Simvastatin in Critically Ill Patients with Covid-19

Simvastatin, a widely available and inexpensive drug that is included on the WHO list of essential medicines, was shown to have a high probability (96%) of improving outcomes (a combination of survival and length of time patients need support in an intensive care unit) when started as a treatment for critically ill patients with COVID-19, and a 92% chance of improving survival at 3 months. This equates to one life saved for every 33 patients treated with simvastatin. 2,684 critically ill patients were included at 141 hospitals across 13 countries.

The efficacy of simvastatin in critically ill patients with coronavirus disease 2019 (Covid-19) is unclear.

In an ongoing international, multifactorial, adaptive platform, randomized, controlled trial, we evaluated simvastatin (80 mg daily) as compared with no statin (control) in critically ill patients with Covid-19 who were not receiving statins at baseline. The primary outcome was respiratory and cardiovascular organ support–free days, assessed on an ordinal scale combining in-hospital death (assigned a value of −1) and days free of organ support through day 21 in survivors; the analyis used a Bayesian hierarchical ordinal model. The adaptive design included prespecified statistical stopping criteria for superiority (>99% posterior probability that the odds ratio was >1) and futility (>95% posterior probability that the odds ratio was <1.2).

Enrollment began on October 28, 2020. On January 8, 2023, enrollment was closed on the basis of a low anticipated likelihood that prespecified stopping criteria would be met as Covid-19 cases decreased. The final analysis included 2684 critically ill patients. The median number of organ support–free days was 11 (interquartile range, −1 to 17) in the simvastatin group and 7 (interquartile range, −1 to 16) in the control group; the posterior median adjusted odds ratio was 1.15 (95% credible interval, 0.98 to 1.34) for simvastatin as compared with control, yielding a 95.9% posterior probability of superiority. At 90 days, the hazard ratio for survival was 1.12 (95% credible interval, 0.95 to 1.32), yielding a 91.9% posterior probability of superiority of simvastatin. The results of secondary analyses were consistent with those of the primary analysis. Serious adverse events, such as elevated levels of liver enzymes and creatine kinase, were reported more frequently with simvastatin than with control.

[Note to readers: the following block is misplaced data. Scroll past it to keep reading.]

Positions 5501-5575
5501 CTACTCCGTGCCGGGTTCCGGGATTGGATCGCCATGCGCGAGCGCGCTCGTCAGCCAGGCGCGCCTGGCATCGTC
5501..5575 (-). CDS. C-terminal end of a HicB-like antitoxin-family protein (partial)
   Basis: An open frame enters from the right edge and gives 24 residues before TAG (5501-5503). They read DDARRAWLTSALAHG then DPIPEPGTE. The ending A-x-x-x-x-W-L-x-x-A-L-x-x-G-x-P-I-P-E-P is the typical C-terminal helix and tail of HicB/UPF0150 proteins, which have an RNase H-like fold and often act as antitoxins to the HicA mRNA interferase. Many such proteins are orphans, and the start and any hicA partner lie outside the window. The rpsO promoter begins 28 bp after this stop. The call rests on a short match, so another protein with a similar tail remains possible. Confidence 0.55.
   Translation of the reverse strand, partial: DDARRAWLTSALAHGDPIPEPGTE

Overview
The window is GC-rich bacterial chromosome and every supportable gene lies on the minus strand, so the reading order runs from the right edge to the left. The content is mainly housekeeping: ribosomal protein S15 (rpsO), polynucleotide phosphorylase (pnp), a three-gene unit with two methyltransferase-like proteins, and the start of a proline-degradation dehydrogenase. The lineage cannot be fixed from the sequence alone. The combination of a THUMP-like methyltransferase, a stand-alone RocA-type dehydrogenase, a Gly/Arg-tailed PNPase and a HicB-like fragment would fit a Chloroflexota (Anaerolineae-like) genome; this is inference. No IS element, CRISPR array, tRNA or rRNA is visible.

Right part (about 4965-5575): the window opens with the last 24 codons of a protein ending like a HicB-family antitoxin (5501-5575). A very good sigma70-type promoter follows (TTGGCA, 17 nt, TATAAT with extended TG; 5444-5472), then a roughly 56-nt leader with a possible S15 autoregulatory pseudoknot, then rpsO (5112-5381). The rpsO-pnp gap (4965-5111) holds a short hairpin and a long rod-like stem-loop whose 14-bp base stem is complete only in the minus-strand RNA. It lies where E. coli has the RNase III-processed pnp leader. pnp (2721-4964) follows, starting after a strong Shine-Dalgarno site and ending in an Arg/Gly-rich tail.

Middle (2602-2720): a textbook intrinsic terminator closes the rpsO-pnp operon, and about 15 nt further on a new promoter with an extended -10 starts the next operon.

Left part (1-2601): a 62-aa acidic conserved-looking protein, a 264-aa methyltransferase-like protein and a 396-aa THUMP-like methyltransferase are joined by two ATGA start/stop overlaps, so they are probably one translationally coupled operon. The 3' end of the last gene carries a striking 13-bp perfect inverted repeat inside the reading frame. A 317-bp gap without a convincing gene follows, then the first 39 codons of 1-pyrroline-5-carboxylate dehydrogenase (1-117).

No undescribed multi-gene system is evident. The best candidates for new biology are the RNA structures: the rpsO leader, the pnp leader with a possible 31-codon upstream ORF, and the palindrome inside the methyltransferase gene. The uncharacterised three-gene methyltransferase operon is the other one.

Although recruitment was stopped because cases had decreased, among critically ill patients with Covid-19, simvastatin did not meet the prespecified criteria for superiority to control.